If you’re not that familiar with the literary style research papers are usually written in, let me just say, it’s not usually quite like this. Usually, one side of an academic debate is not accusing the other of being corporate shills. The vast majority of the time, there are no mentions of “zombie apocalypse[s]” or calls to let things “weigh heavy on our shoulders.”
The rhetoric throughout the literature on outdoor cats is very inflammatory. The cats/birds issue isn’t just a problem to be solved. It is a fight; a conflict; a war. Solutions to this situation are needed urgently. Danger is imminent. “Drastic times call for drastic measures.” People “must ask themselves which animals should be saved but do so quickly because there is no time to [do both]… before extinctions occur”.
Clearly, the environmental impact of cats on birds, and the welfare of cats, are contentious and emotionally charged topics. It makes a lot of sense that they are. Environmental stewardship is an important role that humans are morally obligated to fulfill. Especially in the face of an existential threat. At the same time, cats also represent life that should be protected. Cats long ago transcended their status of just-another-animal. From their initial roles of pest control, they have become members of the family. Given as much, cat owners often take advice regarding their pets personally.
The thing is, this highly polarised landscape filled with provocative language and antagonistic interactions isn’t helping either side. And it isn’t helping the birds, or the cats, either.
Whether cats impact wildlife in a meaningful and long-lasting way is a question for the experts in this field. They do not seem to agree, which implies the need for more research on the matter. Either way, it doesn’t particularly matter who is “right” anymore.
What matters is how needlessly divided the debate has become.
A Birdy Binary
A false dichotomy has been created wherein one can either care about native wildlife or feline welfare, but never both. Either cats are the enemies — the representations of humans’ entitlement and disdain for the earth — or the most perfect companions, too often neglected and maligned, who are just following their natural instincts.
We do ourselves a massive disservice by reducing this complex and multifaceted issue to one side versus another, or ‘us versus them’. People are lumped into supposedly either loving birds and hating cats or vice-versa, when in truth, most conservationists and pet owners are motivated by similar loves of nature, flora, and fauna.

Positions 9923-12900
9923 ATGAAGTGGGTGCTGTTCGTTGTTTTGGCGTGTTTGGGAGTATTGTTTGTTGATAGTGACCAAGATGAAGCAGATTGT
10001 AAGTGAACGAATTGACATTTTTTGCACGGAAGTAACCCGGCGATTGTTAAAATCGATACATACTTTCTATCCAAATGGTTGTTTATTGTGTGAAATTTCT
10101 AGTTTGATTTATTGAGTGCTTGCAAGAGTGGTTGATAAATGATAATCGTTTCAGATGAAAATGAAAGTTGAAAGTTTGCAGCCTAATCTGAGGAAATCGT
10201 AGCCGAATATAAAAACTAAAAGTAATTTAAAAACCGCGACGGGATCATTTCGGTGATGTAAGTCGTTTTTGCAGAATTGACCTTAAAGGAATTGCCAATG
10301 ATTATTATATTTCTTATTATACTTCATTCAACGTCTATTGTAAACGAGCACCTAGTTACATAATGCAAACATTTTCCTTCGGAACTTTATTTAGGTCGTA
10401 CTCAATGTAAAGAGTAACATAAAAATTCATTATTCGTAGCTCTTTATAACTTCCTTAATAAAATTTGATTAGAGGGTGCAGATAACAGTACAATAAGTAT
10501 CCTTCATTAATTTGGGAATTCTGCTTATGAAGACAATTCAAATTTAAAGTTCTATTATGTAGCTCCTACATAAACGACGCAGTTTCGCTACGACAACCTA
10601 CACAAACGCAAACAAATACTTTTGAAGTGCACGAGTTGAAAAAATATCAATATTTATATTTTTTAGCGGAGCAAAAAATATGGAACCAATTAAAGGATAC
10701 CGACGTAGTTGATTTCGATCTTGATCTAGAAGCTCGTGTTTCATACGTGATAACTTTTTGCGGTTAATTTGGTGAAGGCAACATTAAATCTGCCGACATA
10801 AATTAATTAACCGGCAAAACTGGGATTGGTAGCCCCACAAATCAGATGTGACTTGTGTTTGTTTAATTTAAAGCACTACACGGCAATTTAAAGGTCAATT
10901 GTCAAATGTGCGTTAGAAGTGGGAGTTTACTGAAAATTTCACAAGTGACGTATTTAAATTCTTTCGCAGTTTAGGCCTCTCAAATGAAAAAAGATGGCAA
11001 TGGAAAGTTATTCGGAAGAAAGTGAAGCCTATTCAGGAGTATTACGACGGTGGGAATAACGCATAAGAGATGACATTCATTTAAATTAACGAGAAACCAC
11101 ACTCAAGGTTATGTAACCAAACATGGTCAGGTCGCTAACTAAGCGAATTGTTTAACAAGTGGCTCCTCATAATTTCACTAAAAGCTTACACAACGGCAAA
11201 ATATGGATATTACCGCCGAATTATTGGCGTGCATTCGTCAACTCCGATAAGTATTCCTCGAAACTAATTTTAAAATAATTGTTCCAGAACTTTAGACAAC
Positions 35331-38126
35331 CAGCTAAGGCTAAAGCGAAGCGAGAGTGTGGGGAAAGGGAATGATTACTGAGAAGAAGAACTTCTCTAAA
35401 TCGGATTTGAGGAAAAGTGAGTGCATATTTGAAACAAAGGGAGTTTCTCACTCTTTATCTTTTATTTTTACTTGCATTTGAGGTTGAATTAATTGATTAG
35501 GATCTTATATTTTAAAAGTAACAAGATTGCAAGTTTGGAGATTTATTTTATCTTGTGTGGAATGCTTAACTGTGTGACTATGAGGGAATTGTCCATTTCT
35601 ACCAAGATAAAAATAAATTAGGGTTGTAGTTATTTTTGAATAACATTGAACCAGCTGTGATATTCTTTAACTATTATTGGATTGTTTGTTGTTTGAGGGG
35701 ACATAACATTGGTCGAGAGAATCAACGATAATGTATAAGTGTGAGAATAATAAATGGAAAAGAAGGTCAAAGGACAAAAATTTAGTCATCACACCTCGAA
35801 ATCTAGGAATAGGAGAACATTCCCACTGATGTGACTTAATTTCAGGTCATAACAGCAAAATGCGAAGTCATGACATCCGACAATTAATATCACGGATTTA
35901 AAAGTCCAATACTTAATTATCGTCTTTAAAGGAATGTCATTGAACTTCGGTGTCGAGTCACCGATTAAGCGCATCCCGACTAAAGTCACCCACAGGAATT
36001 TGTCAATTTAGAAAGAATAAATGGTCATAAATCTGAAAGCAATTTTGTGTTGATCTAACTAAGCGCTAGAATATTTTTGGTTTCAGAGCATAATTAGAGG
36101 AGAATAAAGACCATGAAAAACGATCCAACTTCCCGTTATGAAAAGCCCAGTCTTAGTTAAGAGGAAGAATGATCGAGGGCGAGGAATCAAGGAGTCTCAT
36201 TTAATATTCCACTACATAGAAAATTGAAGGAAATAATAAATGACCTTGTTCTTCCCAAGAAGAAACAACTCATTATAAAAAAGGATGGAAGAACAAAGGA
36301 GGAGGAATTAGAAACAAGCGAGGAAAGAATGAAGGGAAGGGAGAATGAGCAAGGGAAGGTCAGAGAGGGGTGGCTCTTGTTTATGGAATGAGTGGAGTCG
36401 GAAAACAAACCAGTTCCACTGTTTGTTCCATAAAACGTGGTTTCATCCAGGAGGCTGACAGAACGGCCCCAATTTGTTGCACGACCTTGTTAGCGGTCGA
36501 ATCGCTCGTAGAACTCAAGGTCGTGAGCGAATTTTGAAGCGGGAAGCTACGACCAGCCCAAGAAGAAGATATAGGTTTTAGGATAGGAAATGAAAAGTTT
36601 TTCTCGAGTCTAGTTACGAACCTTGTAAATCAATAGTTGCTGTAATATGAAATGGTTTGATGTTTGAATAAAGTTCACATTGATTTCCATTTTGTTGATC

This artificial divide encourages more polarising solutions, more extreme takes and leads to fearmongering and moral panics. It not only creates this illusion of a lack of a middle ground, it eliminates any of the methods or solutions that would originate from there.
We can become so hyper-focused on advocating for one position that we become blinded to other parts of the issue. Habitat loss is displacing bird populations and climate change is affecting their ability to find food and water. As cities sprawl outward, they remove homelands for birds and disrupt migration routes. In Canada, around 100 million birds are estimated to die every year due to collisions with buildings, power lines and cars.
Such black-and-white thinking discourages the peer review process. With little room for nuance, any criticism of a study’s methods can be seen as dissent. Scientists need to feel free to question how research is performed and how it draws its conclusions without fear of being labelled as agents of misinformation.
It’s Getting Mean in Here
Outside of academic discussions, the binary division between perceived “bird lovers/cat haters” and “cat lovers/bird haters” is even wider. This pattern is seen to varying levels across social media, traditional media, and interpersonal relationships. Expressing the wrong opinion on Twitter about indoor/outdoor cats can lead to harassment and ostracisation.
We should all know that an anecdote is not good evidence for anything on its own. Nonetheless, let me tell you a short one.
I have written on a variety of “controversial” topics in the past — menstruation, copycat suicides, female ejaculation, transgender children, border walls — but only once have I been kicked out of a science-themed social media group. I was removed after sharing my (then) most recent article on whether bells on cat collars work to reduce the amount of prey that domestic cats kill. For the record, three studies (one published in 2005, one in 2006, and one in 2010) have shown that cats brought home less prey when they wore bells. But very quickly, the thread of responses devolved into name calling and insinuations of nefarious or financially motivated intentions.